Posts Tagged ‘mw’

9 Highlights of 2012

January 3rd, 2013 by Cynthia McIntyre

It was a great year for the Concord Consortium!

  1. We won a Smaller Business Association of New England (SBANE) Innovation Award!
  2. Next-Generation Molecular Workbench interactives starred in the MIT MOOC (Massive Open Online Course) “Introduction to Solid State Chemistry” through a new collaboration with edX.
  3. Chad Dorsey described our vision of deeply digital education at the national Cyberlearning Research Summit.
  4. Six new projects were funded by the National Science Foundation: InquirySpace, Understanding Sub-Microscopic Interactions, High-Adventure Science: Earth’s Systems and Sustainability, GeniVille, Graph Literacy, and Sensing Science.
  5. The What Works Clearinghouse (WWC), a federally funded organization that scans educational research for high-quality studies, recognized our Technology Enhanced Elementary and Middle School Science (TEEMSS) software and materials.
  6. The Concord Consortium Collection was accessioned into the National Science Digital Library (NSDL).
  7. Our debut webcast featured Chad Dorsey, speaking about the scientific and engineering practices of the Next Generation Science Standards and our free, technology-based activities.
  8. We had two fabulous Google Summer of Code students.
  9. Our staff population increased by 10%, thanks to our new Software Portfolio and Project Manager Jen Goree, Web Developer Parker Morse, and Software Developer Tom Dyer, who just started (technically in 2013, but we’re so excited, we’ve included him on this 2012 list)!

2013 promises to be another great year! Follow us on Facebook, Twitter, Google+, and subscribe to our mailing list to receive print or email news updates.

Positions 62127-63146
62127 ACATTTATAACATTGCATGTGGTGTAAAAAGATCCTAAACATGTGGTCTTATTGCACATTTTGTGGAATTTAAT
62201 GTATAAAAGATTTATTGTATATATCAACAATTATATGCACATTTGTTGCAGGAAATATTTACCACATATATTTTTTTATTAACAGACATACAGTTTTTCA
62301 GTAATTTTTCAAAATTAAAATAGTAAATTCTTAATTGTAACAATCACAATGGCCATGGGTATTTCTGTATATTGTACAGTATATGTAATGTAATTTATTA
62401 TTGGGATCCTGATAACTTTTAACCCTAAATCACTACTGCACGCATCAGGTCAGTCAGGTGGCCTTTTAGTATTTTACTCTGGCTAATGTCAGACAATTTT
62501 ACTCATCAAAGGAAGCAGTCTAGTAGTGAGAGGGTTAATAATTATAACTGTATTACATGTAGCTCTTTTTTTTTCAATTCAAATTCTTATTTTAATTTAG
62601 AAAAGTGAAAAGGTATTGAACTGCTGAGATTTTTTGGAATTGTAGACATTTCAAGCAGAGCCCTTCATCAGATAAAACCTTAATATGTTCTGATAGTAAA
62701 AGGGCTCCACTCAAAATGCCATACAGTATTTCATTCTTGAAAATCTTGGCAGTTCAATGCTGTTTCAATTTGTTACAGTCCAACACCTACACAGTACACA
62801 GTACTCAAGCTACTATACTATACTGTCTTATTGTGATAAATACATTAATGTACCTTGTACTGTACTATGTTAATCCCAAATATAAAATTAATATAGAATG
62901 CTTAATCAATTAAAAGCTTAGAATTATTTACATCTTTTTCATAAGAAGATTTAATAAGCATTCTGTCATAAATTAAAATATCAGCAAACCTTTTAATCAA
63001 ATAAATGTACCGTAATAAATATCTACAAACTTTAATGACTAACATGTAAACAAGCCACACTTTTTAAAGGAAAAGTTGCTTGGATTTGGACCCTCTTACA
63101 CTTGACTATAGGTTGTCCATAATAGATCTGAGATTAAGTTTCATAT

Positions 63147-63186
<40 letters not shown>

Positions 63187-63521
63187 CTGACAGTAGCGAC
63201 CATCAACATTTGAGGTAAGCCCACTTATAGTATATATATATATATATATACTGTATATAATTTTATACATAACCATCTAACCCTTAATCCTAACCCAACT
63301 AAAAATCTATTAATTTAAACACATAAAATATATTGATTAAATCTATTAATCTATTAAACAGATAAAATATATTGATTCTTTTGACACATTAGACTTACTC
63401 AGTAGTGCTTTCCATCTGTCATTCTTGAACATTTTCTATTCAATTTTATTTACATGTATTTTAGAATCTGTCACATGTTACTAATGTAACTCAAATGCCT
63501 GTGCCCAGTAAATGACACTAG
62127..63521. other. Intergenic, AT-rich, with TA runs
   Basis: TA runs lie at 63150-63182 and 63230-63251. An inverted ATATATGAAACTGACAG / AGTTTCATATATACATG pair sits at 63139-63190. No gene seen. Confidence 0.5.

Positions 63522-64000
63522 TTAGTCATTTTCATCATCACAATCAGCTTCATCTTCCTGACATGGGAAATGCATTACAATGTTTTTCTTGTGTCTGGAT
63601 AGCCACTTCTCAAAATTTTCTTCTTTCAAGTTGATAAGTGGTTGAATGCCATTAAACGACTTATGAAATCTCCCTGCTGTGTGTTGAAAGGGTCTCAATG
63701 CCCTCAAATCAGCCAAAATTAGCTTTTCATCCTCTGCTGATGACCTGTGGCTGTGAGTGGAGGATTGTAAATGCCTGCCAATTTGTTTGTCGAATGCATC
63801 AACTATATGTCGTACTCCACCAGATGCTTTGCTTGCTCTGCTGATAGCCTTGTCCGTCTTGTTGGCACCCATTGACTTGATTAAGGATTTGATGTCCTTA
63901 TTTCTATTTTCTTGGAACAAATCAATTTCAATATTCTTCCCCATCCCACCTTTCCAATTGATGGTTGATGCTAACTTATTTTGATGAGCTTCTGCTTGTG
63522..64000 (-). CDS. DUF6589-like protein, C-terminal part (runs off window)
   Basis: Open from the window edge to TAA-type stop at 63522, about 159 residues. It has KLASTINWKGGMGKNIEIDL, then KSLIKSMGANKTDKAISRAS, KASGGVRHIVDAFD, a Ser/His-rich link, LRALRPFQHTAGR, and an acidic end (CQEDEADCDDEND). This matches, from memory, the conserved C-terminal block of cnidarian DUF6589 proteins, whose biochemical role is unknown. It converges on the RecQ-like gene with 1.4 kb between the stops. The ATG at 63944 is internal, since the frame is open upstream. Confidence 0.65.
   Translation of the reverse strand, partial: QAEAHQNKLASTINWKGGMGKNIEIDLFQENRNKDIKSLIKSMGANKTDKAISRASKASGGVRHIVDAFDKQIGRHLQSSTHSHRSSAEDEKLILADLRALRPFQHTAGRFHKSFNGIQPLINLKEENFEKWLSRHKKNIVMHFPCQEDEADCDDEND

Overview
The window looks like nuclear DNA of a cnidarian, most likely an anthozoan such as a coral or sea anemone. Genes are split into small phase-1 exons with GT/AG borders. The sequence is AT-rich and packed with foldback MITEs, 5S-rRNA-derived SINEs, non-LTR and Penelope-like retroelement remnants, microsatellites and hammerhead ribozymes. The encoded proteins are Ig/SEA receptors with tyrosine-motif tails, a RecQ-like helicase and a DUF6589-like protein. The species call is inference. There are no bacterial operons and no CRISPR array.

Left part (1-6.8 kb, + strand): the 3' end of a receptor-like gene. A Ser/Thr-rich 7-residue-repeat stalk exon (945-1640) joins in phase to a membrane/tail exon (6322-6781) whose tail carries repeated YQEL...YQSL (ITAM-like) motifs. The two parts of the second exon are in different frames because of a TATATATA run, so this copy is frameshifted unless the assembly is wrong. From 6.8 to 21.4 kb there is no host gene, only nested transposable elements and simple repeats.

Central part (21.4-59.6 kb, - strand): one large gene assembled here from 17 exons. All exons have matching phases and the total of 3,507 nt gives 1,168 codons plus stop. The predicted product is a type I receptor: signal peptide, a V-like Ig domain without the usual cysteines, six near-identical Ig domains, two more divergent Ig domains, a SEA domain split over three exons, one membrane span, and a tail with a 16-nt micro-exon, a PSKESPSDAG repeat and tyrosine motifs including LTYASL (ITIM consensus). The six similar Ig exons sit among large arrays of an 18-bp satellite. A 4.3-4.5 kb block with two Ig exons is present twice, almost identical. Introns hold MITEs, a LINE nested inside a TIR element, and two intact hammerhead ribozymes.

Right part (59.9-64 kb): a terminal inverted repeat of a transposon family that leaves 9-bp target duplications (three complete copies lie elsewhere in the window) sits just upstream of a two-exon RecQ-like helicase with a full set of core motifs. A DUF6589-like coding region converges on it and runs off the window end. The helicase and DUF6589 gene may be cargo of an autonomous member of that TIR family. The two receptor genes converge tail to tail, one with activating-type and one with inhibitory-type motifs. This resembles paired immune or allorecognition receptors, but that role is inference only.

Optimizing short-range and long-range atomic interactions

November 29th, 2012 by Piotr Janik

[Editor's note: Piotr Janik (janikpiotrek@gmail.com) was a Google Summer of Code 2012 student at the Concord Consortium and is now a consultant working on our Next-Generation Molecular Workbench.]

Some time ago we described the core engine used in Molecular Workbench and our attempts to speed it up. At that time we focused mainly on the low-level optimization connected with reducing the number of necessary multiplications. This promising early work encouraged us to think even more about performance.

We next reviewed existing algorithms in the core of the molecular dynamics engine. To make a long story short, atoms interact with each other using two kinds of forces:

  • Lennard-Jones forces (repulsion and short-range attraction)
  • Coulomb forces (electrostatic and long-range attraction)

Atomic interactions are pairwise, meaning that we have to calculate forces between each pair of atoms while using the basic, naive algorithm. Having n atoms, we must perform about n^2/2 calculations. “The Big O” notation can be used and the computational complexity can be described as O(N^2), which means that the execution time of calculations grows very fast as the number of atoms used in the simulation increases. This is definitely an unwanted effect, but fortunately there are ways to reduce the complexity.

Solutions are different for short-range and long-range forces, so let’s start with short-range. “Short-range” means that atoms interact only while they are quite close to each other. Let’s use rCut as a symbol for the interaction maximum distance. So, one obvious optimization would be to limit calculations to pairs of atoms that are closer to each other than rCut. How? There are two popular approaches—cell lists and Verlet (neighbor) list algorithms.

The cell lists algorithm is based on the concept that we can divide the simulation area into smaller boxes or cells. Each cell dimension is equal to the maximum range of interaction between atoms—rCut. So, while calculating interactions for a given atom, it’s enough to take into account only atoms from the same box and its closest neighbors. Atoms in other boxes are too far to interact with this atom. This is both simple and effective, reducing computational complexity to O(N)! Note that it’s C * O(N) with a pretty significant C, unfortunately.